Josh Kun, “Playing the Fence, Listening to the Line: Sound, Sound Art, and Acoustic Politics at the US-Mexico Border,” in Performance in the Borderlands, ed. Ramón H. Rivera-Servera and Harvey Young (Hampshire and New York: Palgrave Macmillan, 2010), 17-36.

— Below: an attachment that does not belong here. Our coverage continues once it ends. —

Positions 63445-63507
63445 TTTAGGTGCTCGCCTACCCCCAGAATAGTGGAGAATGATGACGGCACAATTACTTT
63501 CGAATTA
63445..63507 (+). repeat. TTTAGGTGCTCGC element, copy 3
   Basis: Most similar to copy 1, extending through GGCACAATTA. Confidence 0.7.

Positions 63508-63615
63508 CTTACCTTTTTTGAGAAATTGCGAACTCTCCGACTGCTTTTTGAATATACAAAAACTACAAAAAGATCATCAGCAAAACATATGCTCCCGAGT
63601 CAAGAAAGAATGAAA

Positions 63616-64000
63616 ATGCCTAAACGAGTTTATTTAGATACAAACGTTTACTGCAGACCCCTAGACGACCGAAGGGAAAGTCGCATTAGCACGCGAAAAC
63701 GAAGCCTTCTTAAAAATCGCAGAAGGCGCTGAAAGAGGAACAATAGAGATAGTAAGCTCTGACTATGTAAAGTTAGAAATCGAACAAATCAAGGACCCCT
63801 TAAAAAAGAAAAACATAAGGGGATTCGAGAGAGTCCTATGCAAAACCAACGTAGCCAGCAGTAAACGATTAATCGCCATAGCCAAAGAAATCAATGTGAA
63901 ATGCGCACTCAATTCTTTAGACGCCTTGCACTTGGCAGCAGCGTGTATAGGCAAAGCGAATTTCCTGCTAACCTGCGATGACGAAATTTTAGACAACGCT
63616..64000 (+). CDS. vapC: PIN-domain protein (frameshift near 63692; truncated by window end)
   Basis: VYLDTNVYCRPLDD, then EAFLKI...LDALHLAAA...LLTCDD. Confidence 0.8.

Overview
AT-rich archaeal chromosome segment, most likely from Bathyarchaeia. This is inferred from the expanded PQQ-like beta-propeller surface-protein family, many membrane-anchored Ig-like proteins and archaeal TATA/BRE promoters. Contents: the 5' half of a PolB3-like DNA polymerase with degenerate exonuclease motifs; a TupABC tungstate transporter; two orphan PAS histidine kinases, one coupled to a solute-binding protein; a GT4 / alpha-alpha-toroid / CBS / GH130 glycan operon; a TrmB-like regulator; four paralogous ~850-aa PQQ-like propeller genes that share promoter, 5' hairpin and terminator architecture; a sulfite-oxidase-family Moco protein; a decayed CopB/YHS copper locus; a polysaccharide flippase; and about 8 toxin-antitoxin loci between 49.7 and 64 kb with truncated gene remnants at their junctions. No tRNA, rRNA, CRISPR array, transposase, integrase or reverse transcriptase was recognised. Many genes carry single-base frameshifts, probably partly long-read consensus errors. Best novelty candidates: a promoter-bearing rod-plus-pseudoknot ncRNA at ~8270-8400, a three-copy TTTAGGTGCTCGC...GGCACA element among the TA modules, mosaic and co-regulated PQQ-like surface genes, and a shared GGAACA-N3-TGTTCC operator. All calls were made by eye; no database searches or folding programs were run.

Josh Kun is Professor of Communication and Journalism in the Annenberg School and the Department of American Studies and Ethnicity at USC. He is the author of Audiotopia: Music, Race, and America (UC Press), which won a 2006 American Book Award, and two award-winning books based on the special collections of the Los Angeles Public Library: Songs in the Key of Los Angeles (2013, Angel City Press) and To Live and Dine in L.A.: Menus and the Making of the Modern City (2015, Angel City Press). In 2008, he co-authored (with Roger Bennett) And You Shall Know Us By The Trail of Our Vinyl: The Jewish Past As Told By The Records We’ve Loved and Lost (Crown, 2008) and he is an editor of several collections: Sound Clash: Listening to American Studies (John Hopkins, co-edited with Kara Keeling), Tijuana Dreaming: Life and Art at the Global Border (Duke UP, co-edited with Fiamma Montezemolo), Black and Brown in Los Angeles: Beyond Conflict and Coalition (UC Press, co-edited with Laura Pulido), and The Song is Not The Same: Jews and American Popular Music (Purdue UP). Most recently he wrote the text for Border Cantos (Aperture, 2016) a collaboration between photographer Richard Misrach and composer Guillermo Galindo, and is currently completing two books about music and the US-Mexico border.